Like Sails in the Wind

Saturday, March 19, 2011

wind power

The wind this week has been like a gale blowing in off an angry east coast sea. The kind of gusts that make you think your house (or barn) will lift off and fly away like some kind of surreal scene from The Wizard of Oz. The temperatures though have been oddly warm, mid-50’s on some days, which sends contradictions through my brain. Every structure on the farm was swaying and bowing to the winds force. In the dark still of night you could hear the wind howling through our valley. Far in east, then through distant trees until it came closer and louder…sending shivers through you as the sound of branches breaking rang out like gunfire. When you’re out in it each blast of wind comes at you like an angry wave, ready to bowl you over. Your face feels chapped and your hair blows every which direction. Lips chapped from previous winter storms are chapped even more.

Over and over the wind rolled down onto the farm like this. We were in full batten down the hatches mode, making sure everyone was inside their barn abode. The dogs do not go out on nights like these. Instead we all ate our dinners indoors, listening to the wind race over a jet black sky, trees casting eerie shadows that swayed like ghosts with every gust. What a show.

Feeding the animals in wind like this is hard and time consuming. Buckets of grain seem heavier, water seems to run slower and just moving animals is complicated and labor intensive. They seem out of sorts and unsure of where to go. So instead, of feeding grain first then hay as a second course, the lambs are all feed together with grain piled high on a bed of hay. The hens will get a second trough for mash that will tide them over for several days and every water bucket will be filled to overflowing. Hopefully, the wind will be gone by then.

The hens will get another layer of straw in their nesting boxes and as litter on the coop floor. I wanted the barn as comfortable as possible, as the wind whipped at us all through the little 12×24 building. I prayed the roof wouldn’t lift off like an Apollo spacecraft or the weathervane, now spinning wildly, would fly through the air like some kind of Ninja Worrier weapon. All around me the lambs, chickens, even the rabbit seemed quite content and calm in their domesticated dwelling, while I checked for the hundredth time that the structure was solid and secure.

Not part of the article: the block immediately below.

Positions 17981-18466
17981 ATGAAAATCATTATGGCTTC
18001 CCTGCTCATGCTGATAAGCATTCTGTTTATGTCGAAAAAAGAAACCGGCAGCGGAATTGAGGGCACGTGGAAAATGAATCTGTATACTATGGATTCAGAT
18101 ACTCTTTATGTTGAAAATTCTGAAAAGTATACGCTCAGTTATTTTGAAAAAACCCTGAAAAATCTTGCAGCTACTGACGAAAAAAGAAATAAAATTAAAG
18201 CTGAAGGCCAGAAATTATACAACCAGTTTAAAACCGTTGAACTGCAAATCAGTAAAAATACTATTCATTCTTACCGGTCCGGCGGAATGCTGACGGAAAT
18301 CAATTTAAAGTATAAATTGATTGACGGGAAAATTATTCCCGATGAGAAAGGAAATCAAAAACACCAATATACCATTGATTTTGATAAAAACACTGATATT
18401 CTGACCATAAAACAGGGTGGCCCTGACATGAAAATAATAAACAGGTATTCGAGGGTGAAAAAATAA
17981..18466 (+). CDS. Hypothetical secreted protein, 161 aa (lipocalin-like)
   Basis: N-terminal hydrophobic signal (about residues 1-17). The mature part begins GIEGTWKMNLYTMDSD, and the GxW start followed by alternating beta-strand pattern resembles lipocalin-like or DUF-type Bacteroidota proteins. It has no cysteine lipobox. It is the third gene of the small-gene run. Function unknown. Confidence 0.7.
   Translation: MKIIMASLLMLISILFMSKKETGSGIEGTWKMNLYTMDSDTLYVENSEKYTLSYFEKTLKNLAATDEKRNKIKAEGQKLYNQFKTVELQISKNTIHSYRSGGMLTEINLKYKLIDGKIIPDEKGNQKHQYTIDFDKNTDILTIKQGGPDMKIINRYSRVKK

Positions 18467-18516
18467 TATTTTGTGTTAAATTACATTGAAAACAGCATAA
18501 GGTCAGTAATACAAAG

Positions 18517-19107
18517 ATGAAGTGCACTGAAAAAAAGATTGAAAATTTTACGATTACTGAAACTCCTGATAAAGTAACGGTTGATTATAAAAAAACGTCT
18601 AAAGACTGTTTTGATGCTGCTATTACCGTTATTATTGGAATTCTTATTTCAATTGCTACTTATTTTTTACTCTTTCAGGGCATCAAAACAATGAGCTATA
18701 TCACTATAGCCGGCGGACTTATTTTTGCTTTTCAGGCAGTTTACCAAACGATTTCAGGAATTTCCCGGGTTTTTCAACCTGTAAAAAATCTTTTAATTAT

Every morning after, when I see that little barn still standing I breath a little easier, sigh a little deeper and thank God a little longer. When I walk outside to check on any damage the lambs emerge, feisty and full of energy; and the hens have clearly been scratching and clucking around since dawn. They look at me with quizzative faces. Storm? What storm? All I can do is stand there and stare, a little barn that three women built by hand has made it through yet another stormy night, keeping its inhabitants safe and warm. I place my hands on my hips, shaking my head slightly from side-to-side. A smile comes over me. This is a fine sight.

Warmth came today. Really. Nearly 60 degrees of sun and clear skies and no wind, just a quiet calming breeze. Standing outside with Dutch and Dakota looking over a wind whipped farm I could hear the faint sound of a night owl, off in the distance. Then came the low tender coos from the doves that live across the street. The sound was of spring trying to break through and fend off a long cold winter. It was poetry that floated on a breeze. As the sun sank below the hills, the glow of the house caught my eye. I turned and stared at it. It looked weather beaten and tired. Branches and leaves lay on its roof, debris blown in from the storm was strewn around its edges, unable to move any farther. Grey white smoke from the chimney swirled delicately into the dusk. It was picturesque, a proud beacon that showed its strength. She was still here. We were still here, our band of four and a menagerie of farm animals had made it through another winter.

Dakota snuggled up next to me then flopped on his back hoping for a belly rub. Dutch was off somewhere investigating the chickens. As I stood there, calm and relieved that we hadn’t suffered any damage from the winter storms, I felt light. My soul was floating out here amongst the bleating lambs and landmines of chicken poo. Another winter was coming to an end and the farmer in me was full ready for spring.

I needed this breather today, time to slow down, take a long deep breath and come home to a warm fire and the sounds of slow melodic music wafting from the stereo. Add to that a warmer windless day and you’ve got a suburban homesteader crouched and ready to pounce on warm garden soil. In a few weeks there will be peas, spinach, lettuce, broccoli and cauliflower in the ground, followed by beans, potatoes and squash. Soon we’ll be hiking the surrounding hills under a sun filled sky. It will take time to recharge and it begins tonight with a hearty meal of homegrown chicken, a good book and a full night’s sleep.

Take that, Old Man Winter!!

Creative Commons License photo credit: Gosha P

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